Pritzker comes out swinging, blasts new abortion law in Texas

Illinois Governor JB Pritzker on Wednesday condemned the new abortion law in Texas.

Texas Senate Bill 8 eliminates the option of receiving an abortion after six weeks. The legislation has caused quite the controversy nationwide.

"An attack on reproductive freedom in Texas is an attack on reproductive freedom in Illinois and every state across the country. I’m proud that we passed the most comprehensive law in the nation to protect women’s rights to make their own health care decisions no matter what happens at the Supreme Court. But make no mistake—abortion rights are on the ballot in 2022 and Republicans will do everything in their power to strip them away. That’s why it’s so critical to elect Democrats up and down the ballot across Illinois," Pritzker said in a statement.

In 2019, Pritzker signed The Reproductive Health Act into law, which he calls the "most comprehensive abortion rights bill in the country."

The Texas law would be the most far-reaching restriction on abortion rights in the United States since the Supreme Court’s landmark Roe v. Wade decision legalized abortion across the country in 1973.

The Texas law, signed by Republican Gov. Greg Abbott in May, prohibits abortions once a heartbeat can be detected in a fetus, usually around six weeks and before most women know they’re pregnant.

"As of now, most abortion is banned in Texas," said Marc Hearron, a lawyer for the Center for Reproductive Rights, in a call with reporters Wednesday. Hearron said his group and the abortion providers it represents were still hoping to hear from the Supreme Court.


Abortion providers who are asking the Supreme Court to step in said the law would rule out 85% of abortions in Texas and force many clinics to close. Planned Parenthood is among the abortion providers that have stopped scheduling abortions beyond six weeks from conception.

Abortion rights advocates say the Texas law will force many women to travel out of state for abortions if they can afford to do so and also navigate issues including childcare and taking time off work. It is also expected to increase the number of women seeking to self-induce abortions using pills obtained by mail.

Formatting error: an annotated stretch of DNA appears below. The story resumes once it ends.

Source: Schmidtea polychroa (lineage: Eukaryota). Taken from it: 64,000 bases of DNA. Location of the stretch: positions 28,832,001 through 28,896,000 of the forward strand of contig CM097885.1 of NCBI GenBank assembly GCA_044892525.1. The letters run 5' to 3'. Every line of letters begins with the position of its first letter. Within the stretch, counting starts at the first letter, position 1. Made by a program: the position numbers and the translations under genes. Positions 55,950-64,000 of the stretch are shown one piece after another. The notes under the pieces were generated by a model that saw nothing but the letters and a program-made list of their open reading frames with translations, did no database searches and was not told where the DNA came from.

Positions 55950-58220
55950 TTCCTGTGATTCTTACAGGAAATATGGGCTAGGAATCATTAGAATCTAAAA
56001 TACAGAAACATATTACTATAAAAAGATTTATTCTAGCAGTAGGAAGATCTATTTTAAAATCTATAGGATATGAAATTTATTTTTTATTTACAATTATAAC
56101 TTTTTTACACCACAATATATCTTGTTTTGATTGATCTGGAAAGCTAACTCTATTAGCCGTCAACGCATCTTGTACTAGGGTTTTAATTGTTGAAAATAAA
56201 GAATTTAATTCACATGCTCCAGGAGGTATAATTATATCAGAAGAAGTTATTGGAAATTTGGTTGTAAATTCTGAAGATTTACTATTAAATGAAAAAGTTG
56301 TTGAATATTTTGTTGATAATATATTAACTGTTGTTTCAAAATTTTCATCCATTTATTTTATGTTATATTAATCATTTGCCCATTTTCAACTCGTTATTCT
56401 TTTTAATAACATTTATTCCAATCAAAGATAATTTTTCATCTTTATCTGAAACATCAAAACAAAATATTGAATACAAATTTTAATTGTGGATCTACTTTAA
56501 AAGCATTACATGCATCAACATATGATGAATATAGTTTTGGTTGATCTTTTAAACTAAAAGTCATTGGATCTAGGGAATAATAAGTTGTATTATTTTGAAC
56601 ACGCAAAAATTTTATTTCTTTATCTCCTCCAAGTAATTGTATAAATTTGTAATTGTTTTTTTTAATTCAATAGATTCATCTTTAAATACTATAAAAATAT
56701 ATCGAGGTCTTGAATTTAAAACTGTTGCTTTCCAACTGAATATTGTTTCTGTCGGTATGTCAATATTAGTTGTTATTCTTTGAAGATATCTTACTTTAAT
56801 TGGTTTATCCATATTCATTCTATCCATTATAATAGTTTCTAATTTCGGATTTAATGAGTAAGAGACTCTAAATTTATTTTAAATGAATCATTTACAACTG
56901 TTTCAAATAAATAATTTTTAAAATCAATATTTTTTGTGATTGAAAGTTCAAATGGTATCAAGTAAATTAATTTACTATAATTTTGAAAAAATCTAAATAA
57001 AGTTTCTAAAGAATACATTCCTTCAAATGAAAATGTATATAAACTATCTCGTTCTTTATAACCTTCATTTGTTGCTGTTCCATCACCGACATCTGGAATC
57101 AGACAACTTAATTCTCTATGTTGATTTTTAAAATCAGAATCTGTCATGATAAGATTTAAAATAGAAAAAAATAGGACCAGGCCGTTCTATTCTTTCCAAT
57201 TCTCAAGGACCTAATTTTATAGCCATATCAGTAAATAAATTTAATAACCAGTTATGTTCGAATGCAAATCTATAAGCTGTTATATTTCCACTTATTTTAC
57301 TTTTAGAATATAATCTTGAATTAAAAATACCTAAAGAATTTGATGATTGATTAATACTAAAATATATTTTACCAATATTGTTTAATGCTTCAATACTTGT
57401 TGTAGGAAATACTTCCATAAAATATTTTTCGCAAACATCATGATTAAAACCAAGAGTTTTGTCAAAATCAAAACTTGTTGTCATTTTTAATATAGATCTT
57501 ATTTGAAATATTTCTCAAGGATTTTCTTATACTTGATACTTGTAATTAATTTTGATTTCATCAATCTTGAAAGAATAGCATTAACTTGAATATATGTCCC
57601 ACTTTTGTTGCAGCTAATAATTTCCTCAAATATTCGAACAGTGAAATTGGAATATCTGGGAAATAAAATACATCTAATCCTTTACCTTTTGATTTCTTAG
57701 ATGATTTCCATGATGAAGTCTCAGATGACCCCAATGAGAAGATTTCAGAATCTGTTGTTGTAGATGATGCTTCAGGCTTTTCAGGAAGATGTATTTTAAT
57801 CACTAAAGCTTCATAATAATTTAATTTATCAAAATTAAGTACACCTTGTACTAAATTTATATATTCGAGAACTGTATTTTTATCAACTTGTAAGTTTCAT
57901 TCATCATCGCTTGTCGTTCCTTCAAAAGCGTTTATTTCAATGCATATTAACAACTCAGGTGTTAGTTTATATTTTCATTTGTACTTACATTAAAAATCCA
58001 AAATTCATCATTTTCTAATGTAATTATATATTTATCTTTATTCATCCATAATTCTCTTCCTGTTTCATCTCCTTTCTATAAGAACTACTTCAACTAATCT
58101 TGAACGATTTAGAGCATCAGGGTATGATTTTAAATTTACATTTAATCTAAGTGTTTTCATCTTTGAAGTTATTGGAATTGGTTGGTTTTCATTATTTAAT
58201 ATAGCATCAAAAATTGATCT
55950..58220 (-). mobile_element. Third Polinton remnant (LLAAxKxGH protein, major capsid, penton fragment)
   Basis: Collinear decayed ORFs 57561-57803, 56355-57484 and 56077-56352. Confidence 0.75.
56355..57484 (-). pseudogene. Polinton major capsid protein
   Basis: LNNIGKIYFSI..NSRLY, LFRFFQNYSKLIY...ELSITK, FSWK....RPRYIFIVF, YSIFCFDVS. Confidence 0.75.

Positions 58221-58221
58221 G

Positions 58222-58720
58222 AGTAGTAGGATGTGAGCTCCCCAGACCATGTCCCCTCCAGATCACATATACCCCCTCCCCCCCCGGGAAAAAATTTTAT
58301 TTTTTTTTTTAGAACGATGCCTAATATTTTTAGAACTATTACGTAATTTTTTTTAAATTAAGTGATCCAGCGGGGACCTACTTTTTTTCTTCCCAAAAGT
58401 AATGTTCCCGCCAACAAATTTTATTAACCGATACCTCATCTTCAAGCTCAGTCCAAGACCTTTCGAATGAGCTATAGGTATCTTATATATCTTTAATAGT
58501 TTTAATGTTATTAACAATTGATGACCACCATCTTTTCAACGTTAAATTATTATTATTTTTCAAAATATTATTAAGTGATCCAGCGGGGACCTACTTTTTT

At least 12 other states have enacted bans on abortion early in pregnancy, but all have been blocked from going into effect.

What makes the Texas law different is its unusual enforcement scheme. Rather than have officials responsible for enforcing the law, private citizens are authorized to sue abortion providers and anyone involved in facilitating abortions. Among other situations, that would include anyone who drives a woman to a clinic to get an abortion. Under the law, anyone who successfully sues another person would be entitled to at least $10,000.

President Joe Biden said in a statement that the law "blatantly violates the constitutional right established under Roe v. Wade."

"The Texas law will significantly impair women’s access to the health care they need, particularly for communities of color and individuals with low incomes. And, outrageously, it deputizes private citizens to bring lawsuits against anyone who they believe has helped another person get an abortion," the statement reads in part.

Abortion opponents who wrote the law also made it difficult to challenge the law in court, in part because it’s hard to know whom to sue.